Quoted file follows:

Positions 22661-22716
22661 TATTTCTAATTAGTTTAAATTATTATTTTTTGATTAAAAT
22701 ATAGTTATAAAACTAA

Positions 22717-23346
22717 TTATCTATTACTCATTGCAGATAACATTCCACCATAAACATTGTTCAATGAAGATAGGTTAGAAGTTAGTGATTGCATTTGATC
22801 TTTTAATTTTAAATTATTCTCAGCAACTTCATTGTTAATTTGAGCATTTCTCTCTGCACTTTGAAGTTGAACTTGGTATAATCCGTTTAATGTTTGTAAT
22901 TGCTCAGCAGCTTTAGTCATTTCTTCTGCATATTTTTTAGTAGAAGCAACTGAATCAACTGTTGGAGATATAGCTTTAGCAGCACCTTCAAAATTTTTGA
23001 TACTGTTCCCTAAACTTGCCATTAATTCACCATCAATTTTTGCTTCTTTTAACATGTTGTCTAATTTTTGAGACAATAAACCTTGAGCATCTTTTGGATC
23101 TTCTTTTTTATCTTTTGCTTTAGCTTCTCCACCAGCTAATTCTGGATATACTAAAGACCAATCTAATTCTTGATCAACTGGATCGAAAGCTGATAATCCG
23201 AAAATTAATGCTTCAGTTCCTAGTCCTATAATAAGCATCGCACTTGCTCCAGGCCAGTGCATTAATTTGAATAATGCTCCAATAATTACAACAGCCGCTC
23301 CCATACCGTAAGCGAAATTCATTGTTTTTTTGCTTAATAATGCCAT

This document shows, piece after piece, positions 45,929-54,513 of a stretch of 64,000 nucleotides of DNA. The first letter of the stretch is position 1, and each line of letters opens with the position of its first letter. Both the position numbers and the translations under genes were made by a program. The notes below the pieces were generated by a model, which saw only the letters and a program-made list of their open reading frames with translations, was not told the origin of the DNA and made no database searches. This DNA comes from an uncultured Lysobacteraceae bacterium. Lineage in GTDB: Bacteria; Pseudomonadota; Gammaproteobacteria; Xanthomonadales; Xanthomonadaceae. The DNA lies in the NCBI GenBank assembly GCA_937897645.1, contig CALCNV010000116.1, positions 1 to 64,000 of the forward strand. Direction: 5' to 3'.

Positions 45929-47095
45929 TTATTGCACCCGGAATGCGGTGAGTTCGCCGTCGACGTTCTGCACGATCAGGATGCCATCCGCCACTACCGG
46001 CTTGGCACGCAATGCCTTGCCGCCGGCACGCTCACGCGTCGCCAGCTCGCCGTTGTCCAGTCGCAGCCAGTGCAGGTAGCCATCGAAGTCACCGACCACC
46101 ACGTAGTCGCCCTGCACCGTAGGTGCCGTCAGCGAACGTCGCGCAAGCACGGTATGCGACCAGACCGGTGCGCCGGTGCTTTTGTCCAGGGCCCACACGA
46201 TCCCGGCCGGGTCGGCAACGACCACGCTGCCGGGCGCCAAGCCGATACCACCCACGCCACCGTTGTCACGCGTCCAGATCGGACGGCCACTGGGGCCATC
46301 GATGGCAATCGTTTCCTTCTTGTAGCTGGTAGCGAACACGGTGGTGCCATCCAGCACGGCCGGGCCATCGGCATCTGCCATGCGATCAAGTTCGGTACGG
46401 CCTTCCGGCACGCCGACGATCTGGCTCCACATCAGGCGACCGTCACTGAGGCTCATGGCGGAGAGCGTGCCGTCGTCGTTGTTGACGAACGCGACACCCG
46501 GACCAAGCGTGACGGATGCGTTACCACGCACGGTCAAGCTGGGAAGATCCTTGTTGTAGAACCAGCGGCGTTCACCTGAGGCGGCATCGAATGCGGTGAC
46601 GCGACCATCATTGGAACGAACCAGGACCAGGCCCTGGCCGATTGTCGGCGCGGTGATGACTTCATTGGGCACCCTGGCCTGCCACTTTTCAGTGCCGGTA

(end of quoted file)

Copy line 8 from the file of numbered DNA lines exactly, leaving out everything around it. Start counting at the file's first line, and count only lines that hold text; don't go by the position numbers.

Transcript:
23001 TACTGTTCCCTAAACTTGCCATTAATTCACCATCAATTTTTGCTTCTTTTAACATGTTGTCTAATTTTTGAGACAATAAACCTTGAGCATCTTTTGGATC